But pulling this secret from her proves to be like pulling the pin from a hand grenade. The explosion that follows opens a crack in the smooth surface of his world that no one will ever be able to paper over.
. . . Imagine that Nazi Germany was the first to develop an atomic bomb and the Allies surrendered. America was never bombed, occupied, or even invaded, but was nonetheless forced to recognize Nazi world dominance.
The Nazis continued to press their campaign to rid the planet of “mongrel races” until eventually the world – from Capetown to Tokyo – was populated by only white faces. Two thousand years in the future people don’t remember, or much care, about this distant past. The reality is that to be human is to be Caucasian, and what came before was literally ancient history having nothing to do with those then living.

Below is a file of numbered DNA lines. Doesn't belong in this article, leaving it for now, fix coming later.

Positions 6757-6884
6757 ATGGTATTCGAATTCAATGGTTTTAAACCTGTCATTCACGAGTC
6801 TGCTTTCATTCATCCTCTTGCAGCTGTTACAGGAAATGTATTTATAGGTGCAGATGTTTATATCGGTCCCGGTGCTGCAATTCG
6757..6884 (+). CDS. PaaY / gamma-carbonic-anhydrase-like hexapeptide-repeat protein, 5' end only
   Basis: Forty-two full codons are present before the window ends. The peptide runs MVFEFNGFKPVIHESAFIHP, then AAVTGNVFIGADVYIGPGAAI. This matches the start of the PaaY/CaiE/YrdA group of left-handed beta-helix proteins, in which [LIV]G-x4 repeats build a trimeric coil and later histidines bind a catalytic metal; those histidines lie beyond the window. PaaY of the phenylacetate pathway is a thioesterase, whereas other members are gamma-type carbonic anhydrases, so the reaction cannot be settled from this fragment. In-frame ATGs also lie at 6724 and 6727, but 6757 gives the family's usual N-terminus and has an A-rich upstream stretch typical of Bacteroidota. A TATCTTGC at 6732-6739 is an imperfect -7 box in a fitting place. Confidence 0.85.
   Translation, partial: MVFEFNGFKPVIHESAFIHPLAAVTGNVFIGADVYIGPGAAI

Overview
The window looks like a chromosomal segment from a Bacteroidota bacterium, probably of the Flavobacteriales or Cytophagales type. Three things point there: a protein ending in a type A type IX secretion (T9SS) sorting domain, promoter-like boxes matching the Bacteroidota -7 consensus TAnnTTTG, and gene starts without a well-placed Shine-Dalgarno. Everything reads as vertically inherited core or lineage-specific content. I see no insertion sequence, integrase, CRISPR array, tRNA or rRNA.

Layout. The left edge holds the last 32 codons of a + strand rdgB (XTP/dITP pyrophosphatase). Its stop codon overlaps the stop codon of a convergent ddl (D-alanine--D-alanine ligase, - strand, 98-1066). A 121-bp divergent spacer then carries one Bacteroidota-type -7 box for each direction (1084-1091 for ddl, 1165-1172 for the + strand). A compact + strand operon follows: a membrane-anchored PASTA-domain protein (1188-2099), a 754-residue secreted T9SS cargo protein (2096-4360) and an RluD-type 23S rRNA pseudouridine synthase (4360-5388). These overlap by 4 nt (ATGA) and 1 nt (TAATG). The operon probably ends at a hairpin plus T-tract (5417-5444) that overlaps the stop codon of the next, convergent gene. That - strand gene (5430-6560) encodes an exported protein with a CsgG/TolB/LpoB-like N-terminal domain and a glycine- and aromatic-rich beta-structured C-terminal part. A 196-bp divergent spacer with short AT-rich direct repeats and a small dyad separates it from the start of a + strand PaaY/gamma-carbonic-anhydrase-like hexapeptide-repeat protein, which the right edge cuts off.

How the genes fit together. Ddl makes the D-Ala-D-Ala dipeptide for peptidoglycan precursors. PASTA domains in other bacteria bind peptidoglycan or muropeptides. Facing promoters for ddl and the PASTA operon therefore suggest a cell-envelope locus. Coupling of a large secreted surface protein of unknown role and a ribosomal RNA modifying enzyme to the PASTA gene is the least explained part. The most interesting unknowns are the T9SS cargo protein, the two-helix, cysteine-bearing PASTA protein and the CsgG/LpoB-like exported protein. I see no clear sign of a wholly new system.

Now imagine that reincarnation is real, that souls migrate over time from one living creature to another, and that a soul that once animated an American black woman living at the time of World War II now animates an Aryan in Quinn’s new world, and that due to a traumatic accident memories of this earlier incarnation assert themselves.
Compared by readers and critics alike to 1984 and Brave New World, After Dachau is a new dystopian classic with much to say about our own time, and the dynamics of human history.
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“Recalls the spare, classy sci-fi of Robert A. Heinlein and Ray Bradbury…damning and damnably elegant.”
“Provocative, Orwellian . . . an absorbing cautionary tale.”